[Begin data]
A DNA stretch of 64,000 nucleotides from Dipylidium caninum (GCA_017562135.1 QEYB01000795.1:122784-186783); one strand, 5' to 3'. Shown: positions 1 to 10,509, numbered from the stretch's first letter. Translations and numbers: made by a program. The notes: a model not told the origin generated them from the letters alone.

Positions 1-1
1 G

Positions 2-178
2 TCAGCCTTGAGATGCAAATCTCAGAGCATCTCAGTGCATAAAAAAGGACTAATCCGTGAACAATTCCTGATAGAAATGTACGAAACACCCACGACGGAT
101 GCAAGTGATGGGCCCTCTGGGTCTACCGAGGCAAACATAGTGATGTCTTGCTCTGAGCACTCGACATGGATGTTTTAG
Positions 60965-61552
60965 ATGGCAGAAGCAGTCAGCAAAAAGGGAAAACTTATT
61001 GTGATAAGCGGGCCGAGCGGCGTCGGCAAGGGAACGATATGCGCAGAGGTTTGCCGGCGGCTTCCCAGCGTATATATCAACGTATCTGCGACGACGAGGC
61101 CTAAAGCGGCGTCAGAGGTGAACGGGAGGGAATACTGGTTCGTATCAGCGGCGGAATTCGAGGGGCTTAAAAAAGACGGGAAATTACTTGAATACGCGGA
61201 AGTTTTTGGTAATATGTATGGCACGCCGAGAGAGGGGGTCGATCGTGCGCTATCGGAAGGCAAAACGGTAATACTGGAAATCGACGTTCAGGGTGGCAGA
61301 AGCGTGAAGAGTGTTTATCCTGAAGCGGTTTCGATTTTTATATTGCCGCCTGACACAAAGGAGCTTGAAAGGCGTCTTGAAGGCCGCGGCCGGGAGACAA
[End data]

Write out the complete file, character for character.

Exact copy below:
A DNA stretch of 64,000 nucleotides from Dipylidium caninum (GCA_017562135.1 QEYB01000795.1:122784-186783); one strand, 5' to 3'. Shown: positions 1 to 10,509, numbered from the stretch's first letter. Translations and numbers: made by a program. The notes: a model not told the origin generated them from the letters alone.

Positions 1-1
1 G

Positions 2-178
2 TCAGCCTTGAGATGCAAATCTCAGAGCATCTCAGTGCATAAAAAAGGACTAATCCGTGAACAATTCCTGATAGAAATGTACGAAACACCCACGACGGAT
101 GCAAGTGATGGGCCCTCTGGGTCTACCGAGGCAAACATAGTGATGTCTTGCTCTGAGCACTCGACATGGATGTTTTAG
Positions 60965-61552
60965 ATGGCAGAAGCAGTCAGCAAAAAGGGAAAACTTATT
61001 GTGATAAGCGGGCCGAGCGGCGTCGGCAAGGGAACGATATGCGCAGAGGTTTGCCGGCGGCTTCCCAGCGTATATATCAACGTATCTGCGACGACGAGGC
61101 CTAAAGCGGCGTCAGAGGTGAACGGGAGGGAATACTGGTTCGTATCAGCGGCGGAATTCGAGGGGCTTAAAAAAGACGGGAAATTACTTGAATACGCGGA
61201 AGTTTTTGGTAATATGTATGGCACGCCGAGAGAGGGGGTCGATCGTGCGCTATCGGAAGGCAAAACGGTAATACTGGAAATCGACGTTCAGGGTGGCAGA
61301 AGCGTGAAGAGTGTTTATCCTGAAGCGGTTTCGATTTTTATATTGCCGCCTGACACAAAGGAGCTTGAAAGGCGTCTTGAAGGCCGCGGCCGGGAGACAA